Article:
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The Dangers of too Much Liberty

Freedom is priceless. Where it is present almost any kind of life is enjoyable. When it is absent life can never be enjoyed; it can only be endured. Though millions have died in freedom’s defense and though her praise is in everyone’s mouth, yet she has been tragically misunderstood by her advocates and sorely wounded in the house of her friends.

I think the difficulty lies with our failure to distinguish freedom from liberty, which are indeed sisters, but not identical twins. Freedom is liberty within bounds: liberty to obey holy laws, liberty to keep the commandments of Christ, to serve mankind, to develop to the full all the latent possibilities within our redeemed natures. True Christian liberty never sets us free to indulge our lusts or to follow our fallen impulses. The desire for unqualified freedom caused the fall of Lucifer and wrought the destruction of the angels that sinned. These sought freedom to do as they willed, and to get it they threw away the beautiful liberty that meant freedom to do the will of God. And the human race followed them in their tragic moral blunder.

To anyone who bothers to think a bit it should be evident that there is in the universe no such thing as absolute freedom. Only God is free. It is inherent in creaturehood that its freedom must be limited by the wll of the Creator and the nature of the thing created. The glory of heaven lies in the character of the freedom enjoyed by those who dwell therein. That innumerable company of angels, the general assembly and church of the first born and the spirits of just men made perfect are at liberty to fulfill all the broad purposes of God, and this liberty secures for them an infinitely greater degree of happiness than unqualified freedom could do.

Unqualified freedom in any area of human life is deadly. In government it is anarchy, in domestic life free love, and in religion antinomianism. The freest cells in the body are cancer cells, but they kill the organism where they grow. A healthy society requires that its members accept a limited freedom. Each must curtail his own liberty that all may be free, and this law runs throughout all the created universe, including the kingdom of God.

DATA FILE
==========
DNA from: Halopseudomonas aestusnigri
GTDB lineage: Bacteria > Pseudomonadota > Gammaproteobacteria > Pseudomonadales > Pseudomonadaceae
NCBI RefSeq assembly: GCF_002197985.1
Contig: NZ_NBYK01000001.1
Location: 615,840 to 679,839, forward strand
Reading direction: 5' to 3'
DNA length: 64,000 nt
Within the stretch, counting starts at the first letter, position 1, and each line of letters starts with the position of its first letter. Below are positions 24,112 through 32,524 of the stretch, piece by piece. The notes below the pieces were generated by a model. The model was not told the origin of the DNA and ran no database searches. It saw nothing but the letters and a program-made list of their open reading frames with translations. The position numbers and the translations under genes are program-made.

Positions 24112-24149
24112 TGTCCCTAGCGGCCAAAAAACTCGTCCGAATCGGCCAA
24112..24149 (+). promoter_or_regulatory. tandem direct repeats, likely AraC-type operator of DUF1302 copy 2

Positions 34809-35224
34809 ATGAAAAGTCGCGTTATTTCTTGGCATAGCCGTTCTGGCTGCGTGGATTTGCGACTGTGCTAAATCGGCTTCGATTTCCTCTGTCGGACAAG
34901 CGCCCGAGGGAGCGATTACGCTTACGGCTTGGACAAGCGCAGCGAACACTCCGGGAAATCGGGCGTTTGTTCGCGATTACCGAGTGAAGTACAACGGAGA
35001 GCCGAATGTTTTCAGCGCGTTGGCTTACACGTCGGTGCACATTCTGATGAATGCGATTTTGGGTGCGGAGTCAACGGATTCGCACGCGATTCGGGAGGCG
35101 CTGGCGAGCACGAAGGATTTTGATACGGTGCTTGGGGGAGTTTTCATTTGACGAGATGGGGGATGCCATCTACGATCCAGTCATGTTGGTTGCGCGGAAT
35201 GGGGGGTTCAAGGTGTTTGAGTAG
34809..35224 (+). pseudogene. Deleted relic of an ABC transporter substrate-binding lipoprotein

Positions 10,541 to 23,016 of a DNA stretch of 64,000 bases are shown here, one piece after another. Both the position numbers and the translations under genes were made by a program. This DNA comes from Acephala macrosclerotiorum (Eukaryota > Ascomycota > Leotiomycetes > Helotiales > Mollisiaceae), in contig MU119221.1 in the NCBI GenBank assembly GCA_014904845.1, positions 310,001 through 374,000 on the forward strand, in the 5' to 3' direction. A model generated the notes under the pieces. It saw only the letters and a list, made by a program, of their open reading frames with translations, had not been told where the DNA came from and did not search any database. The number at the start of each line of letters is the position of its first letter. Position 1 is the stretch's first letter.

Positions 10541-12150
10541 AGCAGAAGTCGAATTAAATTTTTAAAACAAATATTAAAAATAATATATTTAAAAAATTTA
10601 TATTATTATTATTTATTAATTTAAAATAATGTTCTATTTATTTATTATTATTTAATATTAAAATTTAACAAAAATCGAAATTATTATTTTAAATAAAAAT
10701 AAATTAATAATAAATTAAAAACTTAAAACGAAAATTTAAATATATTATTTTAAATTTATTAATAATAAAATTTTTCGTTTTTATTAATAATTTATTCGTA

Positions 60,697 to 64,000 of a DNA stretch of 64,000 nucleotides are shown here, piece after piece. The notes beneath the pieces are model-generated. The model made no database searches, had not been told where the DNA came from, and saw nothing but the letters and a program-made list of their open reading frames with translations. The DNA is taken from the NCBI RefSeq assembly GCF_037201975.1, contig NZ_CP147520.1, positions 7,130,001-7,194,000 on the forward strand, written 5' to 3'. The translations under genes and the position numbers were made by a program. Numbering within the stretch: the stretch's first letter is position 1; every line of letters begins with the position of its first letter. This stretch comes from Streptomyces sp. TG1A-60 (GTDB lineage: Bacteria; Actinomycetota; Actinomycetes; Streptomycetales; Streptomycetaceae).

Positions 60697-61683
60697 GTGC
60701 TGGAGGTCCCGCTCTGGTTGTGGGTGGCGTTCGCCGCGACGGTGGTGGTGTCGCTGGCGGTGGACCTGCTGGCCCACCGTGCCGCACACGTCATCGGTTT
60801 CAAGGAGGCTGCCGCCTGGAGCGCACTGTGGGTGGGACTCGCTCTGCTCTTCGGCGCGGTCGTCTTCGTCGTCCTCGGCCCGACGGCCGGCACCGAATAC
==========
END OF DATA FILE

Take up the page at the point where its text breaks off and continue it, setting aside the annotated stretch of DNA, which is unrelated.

Too much liberty weakens whatever it touches. The corn of wheat can bring forth fruit only as it waives its freedom and surrenders itself to the laws of nature. The robin may fly about all summer enjoying her freedom, but if she wants a nest full of fledglings she must sit for weeks a voluntary captive while the mystery of life gestates beneath her soft feathers. She has her choice: be free and barren or curtail her freedom and bring forth young. Every man in a free society must decide whether he will exploit his liberty or curtail it for intelligent and moral ends. The Christian cannot escape the peril of too much liberty. He is indeed free, but his very freedom may prove a source of temptation to him.

He is free from the chains of sin, free from the moral consequences of evil acts now forgiven, and free from the curse of the law. Grace has opened the prison doors for him, and like Barabbas of old he walks at liberty because Another died in his stead. All this the instructed Christians knows and will not permit false teachers and misguided ‘religionists’ to rivet a yoke of bondage upon his neck. But now what shall he do with his freedom?

Two possibilities off themselves. He may accept his blood-won freedom as a cloak for the flesh, as the new testament declares that some have done, or he may kneel like the camel to receive his voluntary burden.

And what is this burden? The woes of his fellowmen which he must do what he can to assuage; the debt which he along with Paul owes to the lost world; the sound of hungry children crying in the night; the church of Babylonian captivity; the swift onrush of evil doctrines and the success of false prophets; and the slow decay of the moral foundations. And whatever else demands self-sacrifice: cross-carrying, long prayer vigils, and courageous witness to alleviate and correct.

Christianity is the religion of freedom and democracy is freedom in organized society. If we continue to misunderstand this, we may soon have neither. When in danger the state can conscript men to fight for her freedom, but there are no conscripts in the army of the Lord. To bear a cross the Christian must take it up of his own free will. No authority can compel us to feed the hungry, evangelize the lost, pray for revival, or sacrifice ourselves for Christ’s sake and the sake of suffering humanity. The ideal Christian is one who knows he is free as he wills, and wills to be a servant.  

(A.W. Tozer – God Tells the Man Who Cares, chapter 36)   

“And he said to them all, If any man will come after me, let him deny himself, and take up his cross daily, and follow me. For whosoever will save his life shall lose it: but whosoever will lose his life for my sake, the same shall save it” –  Luke 9: 23-24


One comment on “The Dangers of too Much Liberty

  1. Reblogged this on The Master's Slave.

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